Lessons on recommendation systems
Recently I had the opportunity to guest-lecture a class at Stanford called Data Mining and Electronic Business, which is taught by my friend (and former Chief Scientist at Amazon) Andreas Weigend. This is a graduate-level class in the Statistics and Management Science departments — if you’re at Stanford and are interested in how data-mining is valuable to businesses, I’d highly recommend this class.
The subject of the lecture was “Recommendation Systems”. Andreas was partly responsible for turning Amazon into a very data driven culture, so I was very excited to work with him on this. It was a great experience — I learned a lot and hopefully the class did too. I thought I’d share some of the main points:
- Amazon makes 20-30% of its sales from recommendations. Only 16% of people go to Amazon with explicit intent to buy something
- The data that you collect matters much more than the algorithm you use. Amazon’s algorithm is essentially a large product-product correlation matrix for the past hour, but it works for them because hey collect so much data through user actions
- Many problems including shopping, targeted advertising, dating, finding events, etc. can be framed as recommendation problems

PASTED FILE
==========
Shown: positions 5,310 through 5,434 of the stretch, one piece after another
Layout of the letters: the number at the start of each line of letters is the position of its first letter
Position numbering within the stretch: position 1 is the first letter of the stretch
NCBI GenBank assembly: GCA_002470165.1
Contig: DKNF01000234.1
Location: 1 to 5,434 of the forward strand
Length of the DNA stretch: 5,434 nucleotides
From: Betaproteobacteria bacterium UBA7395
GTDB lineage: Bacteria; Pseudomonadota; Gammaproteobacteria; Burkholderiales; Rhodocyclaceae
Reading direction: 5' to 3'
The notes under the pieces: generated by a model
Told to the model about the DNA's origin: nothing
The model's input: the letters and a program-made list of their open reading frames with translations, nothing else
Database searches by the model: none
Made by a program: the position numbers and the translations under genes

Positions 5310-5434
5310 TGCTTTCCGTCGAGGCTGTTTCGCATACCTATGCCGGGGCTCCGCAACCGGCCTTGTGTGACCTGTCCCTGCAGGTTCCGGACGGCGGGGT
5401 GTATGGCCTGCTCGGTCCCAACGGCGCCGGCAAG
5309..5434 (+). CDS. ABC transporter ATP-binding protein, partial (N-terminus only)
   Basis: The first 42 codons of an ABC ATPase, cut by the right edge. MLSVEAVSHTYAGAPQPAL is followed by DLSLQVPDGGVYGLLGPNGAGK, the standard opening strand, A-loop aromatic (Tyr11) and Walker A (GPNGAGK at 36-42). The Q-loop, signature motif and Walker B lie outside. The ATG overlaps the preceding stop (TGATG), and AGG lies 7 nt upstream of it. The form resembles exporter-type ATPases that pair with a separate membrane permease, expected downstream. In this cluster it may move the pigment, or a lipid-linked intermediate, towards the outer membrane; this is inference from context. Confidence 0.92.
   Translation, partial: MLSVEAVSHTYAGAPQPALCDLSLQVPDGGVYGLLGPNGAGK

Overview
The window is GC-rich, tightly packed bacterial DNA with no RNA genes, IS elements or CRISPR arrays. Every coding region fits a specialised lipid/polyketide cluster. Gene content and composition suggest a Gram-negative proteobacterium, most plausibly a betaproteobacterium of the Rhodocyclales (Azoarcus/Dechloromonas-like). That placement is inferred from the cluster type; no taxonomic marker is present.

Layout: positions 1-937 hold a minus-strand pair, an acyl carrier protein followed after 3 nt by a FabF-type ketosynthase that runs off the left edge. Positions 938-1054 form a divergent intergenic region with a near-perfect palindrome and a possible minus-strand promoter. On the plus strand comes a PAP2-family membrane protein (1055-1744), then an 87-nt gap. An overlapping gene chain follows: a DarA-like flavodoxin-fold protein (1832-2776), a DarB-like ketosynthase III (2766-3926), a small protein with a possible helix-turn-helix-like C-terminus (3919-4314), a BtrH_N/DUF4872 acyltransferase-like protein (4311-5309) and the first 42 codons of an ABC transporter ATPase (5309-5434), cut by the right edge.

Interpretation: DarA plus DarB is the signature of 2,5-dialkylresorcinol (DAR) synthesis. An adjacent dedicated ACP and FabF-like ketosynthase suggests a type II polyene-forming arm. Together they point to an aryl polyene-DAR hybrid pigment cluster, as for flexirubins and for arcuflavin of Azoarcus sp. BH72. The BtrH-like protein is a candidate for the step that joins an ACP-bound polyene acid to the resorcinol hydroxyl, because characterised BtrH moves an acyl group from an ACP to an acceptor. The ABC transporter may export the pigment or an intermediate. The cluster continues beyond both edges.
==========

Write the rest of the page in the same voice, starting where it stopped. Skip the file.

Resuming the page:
- Very important take away: find ways to collect as much user input as possible without being disruptive. People don’t train systems, they try to benefit themselves, but this is the best kind of training data
- There are a lot of different types of data that can train a system: votes, clicks, page-view time, purchases, tagging, adding a title — the user does these things anyway, and you can use the data
- A/B testing is an effective and underused way to learn about people. Simply by varying the way you phrase something, you can learn more about your users
- Very few systems now are combining metadata or content with collaborative filtering. The consensus in the class when discussing a music recommendation system was that this could be very effective
Much of the lecture was on frameworks for thinking about recommendations, algorithms and means of testing the quality, which don’t boil down to bullet points very easily.
Much of the time when I pick up a paper on recommendation systems, the sense is “given this set of data lets design an algorithm to make better predictions”. So I think that the overall message bears repeating — when thinking about recommendations or targeted content/advertising, the most important to think about is all the different things that people do on your site anyway: tagging, buying, titling, clicking, determine how much of that you can capture, and try some basic, quick-running algorithms.